Of course, Brad Pitt is in a better position than most fans when it comes to getting in touch with a famously fanciable face. Pitt persuaded a mutual friend to arrange a meeting. This strategy has worked before. Simon le Bon first clapped eyes on his wife, supermodel Yasmin, in a glossy picture and set out to meet her; they have been married since the height of his fame in Duran Duran and have three children. And falling, initially, for an image can work out: the le Bons claim to be as enamoured as ever and to make love seven times a day.
Most star-struck fans, however, don't have a network of entertainment- land friends who can play cupid. But a bit of energy and brass neck can pay dividends, as British-born Minnie Sharpe found when she sent Beverly Hills 90210 heartthrob Luke Perry an example of her underwear and her phone number. It did the trick: they were married in December 1993 and now have a baby.
And Gemma O'Neill, who is now Mrs Gary Numan, was one of his keenest fans since her schooldays. She took a lower-key, more lady-like approach: "I'd ask for an autograph, or a photo, and I was always very polite - never obsessive or weird." This paid off, although it took a while. "She's always had a lovely face, but it was the way she behaved that made her stand out," recalls her spouse. "No disrespect to the other fans, but Gemma had an air about her, she just stood out. She wasn't cheap, she wasn't pushy. She wasn't someone who wanted to get to you at any cost and do stuff with you at any cost."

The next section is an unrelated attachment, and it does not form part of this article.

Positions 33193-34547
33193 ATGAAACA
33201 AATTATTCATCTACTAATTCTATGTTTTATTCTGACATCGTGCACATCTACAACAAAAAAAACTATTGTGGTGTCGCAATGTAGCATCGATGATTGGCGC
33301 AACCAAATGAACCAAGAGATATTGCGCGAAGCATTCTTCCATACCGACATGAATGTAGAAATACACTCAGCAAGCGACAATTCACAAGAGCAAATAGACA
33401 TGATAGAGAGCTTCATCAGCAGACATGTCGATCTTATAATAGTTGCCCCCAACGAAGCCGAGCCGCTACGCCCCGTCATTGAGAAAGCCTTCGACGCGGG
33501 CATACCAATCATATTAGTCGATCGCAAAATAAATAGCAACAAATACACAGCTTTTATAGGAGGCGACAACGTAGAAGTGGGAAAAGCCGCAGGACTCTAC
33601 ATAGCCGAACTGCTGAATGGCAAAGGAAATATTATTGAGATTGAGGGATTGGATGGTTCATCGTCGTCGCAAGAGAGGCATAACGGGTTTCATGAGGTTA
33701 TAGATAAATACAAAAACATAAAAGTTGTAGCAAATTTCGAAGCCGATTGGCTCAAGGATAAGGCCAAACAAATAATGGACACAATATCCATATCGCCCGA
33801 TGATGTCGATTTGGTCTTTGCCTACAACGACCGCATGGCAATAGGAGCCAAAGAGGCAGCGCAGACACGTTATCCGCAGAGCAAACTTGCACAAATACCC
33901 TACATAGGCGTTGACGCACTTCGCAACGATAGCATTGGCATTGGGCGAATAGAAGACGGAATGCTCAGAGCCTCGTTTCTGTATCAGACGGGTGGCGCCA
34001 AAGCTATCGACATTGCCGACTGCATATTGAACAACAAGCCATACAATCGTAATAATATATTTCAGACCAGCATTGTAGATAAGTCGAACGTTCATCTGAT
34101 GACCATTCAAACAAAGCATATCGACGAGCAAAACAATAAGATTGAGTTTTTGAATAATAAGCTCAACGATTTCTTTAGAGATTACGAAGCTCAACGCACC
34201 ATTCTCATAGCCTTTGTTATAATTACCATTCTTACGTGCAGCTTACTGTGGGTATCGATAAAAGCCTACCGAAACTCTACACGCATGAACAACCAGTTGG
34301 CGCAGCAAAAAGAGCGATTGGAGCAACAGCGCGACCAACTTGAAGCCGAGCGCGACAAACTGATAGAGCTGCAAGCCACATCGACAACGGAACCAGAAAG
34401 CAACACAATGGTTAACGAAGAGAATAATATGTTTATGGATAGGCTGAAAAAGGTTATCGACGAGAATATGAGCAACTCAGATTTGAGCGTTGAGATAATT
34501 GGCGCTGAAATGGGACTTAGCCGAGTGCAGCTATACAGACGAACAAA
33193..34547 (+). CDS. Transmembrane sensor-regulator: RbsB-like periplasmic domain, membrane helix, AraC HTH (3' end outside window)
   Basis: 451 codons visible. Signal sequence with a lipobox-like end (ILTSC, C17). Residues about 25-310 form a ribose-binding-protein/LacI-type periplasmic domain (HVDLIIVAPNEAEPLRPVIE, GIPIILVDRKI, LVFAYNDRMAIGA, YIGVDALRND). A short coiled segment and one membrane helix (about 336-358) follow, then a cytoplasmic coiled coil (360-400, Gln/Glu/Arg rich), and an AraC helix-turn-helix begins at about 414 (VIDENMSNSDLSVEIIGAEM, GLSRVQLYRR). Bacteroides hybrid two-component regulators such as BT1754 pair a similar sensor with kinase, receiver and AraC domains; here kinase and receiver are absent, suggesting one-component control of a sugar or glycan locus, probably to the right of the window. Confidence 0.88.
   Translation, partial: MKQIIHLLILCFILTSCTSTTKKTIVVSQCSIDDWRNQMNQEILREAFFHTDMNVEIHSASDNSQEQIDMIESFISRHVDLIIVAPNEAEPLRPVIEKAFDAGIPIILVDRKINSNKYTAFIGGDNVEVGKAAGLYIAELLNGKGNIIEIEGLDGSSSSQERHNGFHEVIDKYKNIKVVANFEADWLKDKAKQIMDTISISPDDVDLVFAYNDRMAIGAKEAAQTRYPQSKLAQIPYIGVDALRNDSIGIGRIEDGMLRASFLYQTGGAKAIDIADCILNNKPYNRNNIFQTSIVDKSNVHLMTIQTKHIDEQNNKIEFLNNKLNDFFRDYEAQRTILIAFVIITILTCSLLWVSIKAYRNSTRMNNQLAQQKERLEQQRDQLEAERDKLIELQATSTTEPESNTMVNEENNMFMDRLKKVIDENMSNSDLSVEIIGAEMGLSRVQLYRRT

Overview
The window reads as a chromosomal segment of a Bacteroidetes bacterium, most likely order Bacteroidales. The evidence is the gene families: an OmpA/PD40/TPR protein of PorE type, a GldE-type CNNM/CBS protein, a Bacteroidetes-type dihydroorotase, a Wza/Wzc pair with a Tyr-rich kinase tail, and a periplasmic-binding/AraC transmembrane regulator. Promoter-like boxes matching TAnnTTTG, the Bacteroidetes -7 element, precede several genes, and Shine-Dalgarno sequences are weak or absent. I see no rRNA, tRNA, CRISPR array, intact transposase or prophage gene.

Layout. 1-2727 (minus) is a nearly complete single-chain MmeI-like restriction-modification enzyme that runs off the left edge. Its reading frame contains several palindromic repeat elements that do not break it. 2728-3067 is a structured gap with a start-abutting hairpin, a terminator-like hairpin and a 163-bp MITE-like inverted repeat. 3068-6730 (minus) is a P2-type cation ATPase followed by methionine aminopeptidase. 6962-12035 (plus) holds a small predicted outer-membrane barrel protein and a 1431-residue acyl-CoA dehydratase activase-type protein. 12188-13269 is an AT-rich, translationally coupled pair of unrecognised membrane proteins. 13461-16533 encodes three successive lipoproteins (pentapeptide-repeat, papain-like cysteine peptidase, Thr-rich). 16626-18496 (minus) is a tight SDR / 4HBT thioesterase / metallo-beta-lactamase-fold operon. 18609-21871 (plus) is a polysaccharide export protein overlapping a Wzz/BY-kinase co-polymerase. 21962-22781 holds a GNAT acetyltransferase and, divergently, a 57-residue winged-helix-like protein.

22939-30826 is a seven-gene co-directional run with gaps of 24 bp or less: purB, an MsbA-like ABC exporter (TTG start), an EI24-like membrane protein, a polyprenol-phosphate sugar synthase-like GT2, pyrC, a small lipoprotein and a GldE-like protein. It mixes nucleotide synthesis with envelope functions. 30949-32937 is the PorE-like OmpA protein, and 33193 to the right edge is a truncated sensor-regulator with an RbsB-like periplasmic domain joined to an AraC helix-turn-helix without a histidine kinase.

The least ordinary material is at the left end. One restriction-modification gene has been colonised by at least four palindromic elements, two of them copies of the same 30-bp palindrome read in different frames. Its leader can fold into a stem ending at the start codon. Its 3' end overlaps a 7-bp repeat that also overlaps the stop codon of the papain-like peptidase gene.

However, it doesn't always work. Even the most famous woman in the world can't snap her fingers and summon any man she fancies on demand. Madonna got nowhere when she instructed her assistants to call Hugh Grant and ask him to go out with her after seeing him in the film Maurice. Rather than responding with enthusiasm, he was thrown into a tizzy, he said at the time. "It started with a message from my agent in America saying: 'Madonna's people have called to say she wants to see you'." When Madonna herself rang, it was all too much for Grant. "I answered and a voice said: 'It's me!' It was Madonna. I panicked and said: 'Who?', pretending I didn't know her. Madonna kept repeating: 'It's me, it's me.' I said: 'I'm sorry, you have the wrong number,' and hung up." Eventually he recovered his nerve sufficiently to meet her for tea but nothing more. Madonna has also reportedly set her cap at Rufus Sewell and Suggs (who told her "Sorry love, I'm married").
But sometimes meeting an object of desire can be a useful debunking. A few years ago a writer for this newspaper was invited out to dinner with Keanu Reeves by a friend who had been entrusted with showing the lust-magnet round London. "Keanu made a lot of unconnected and bimbo-ish remarks about people in the restaurant, life, clothes and surfing, and said 'radical' a lot," wrote the sadly disillusioned journalist. "It was clear that Keanu was like the Bill and Ted characters from his teen hit movie in real life: a handsome blockhead who got lucky." And the ultimate let-down: "As he walked away, I noticed he was pigeon-toed."Reuse content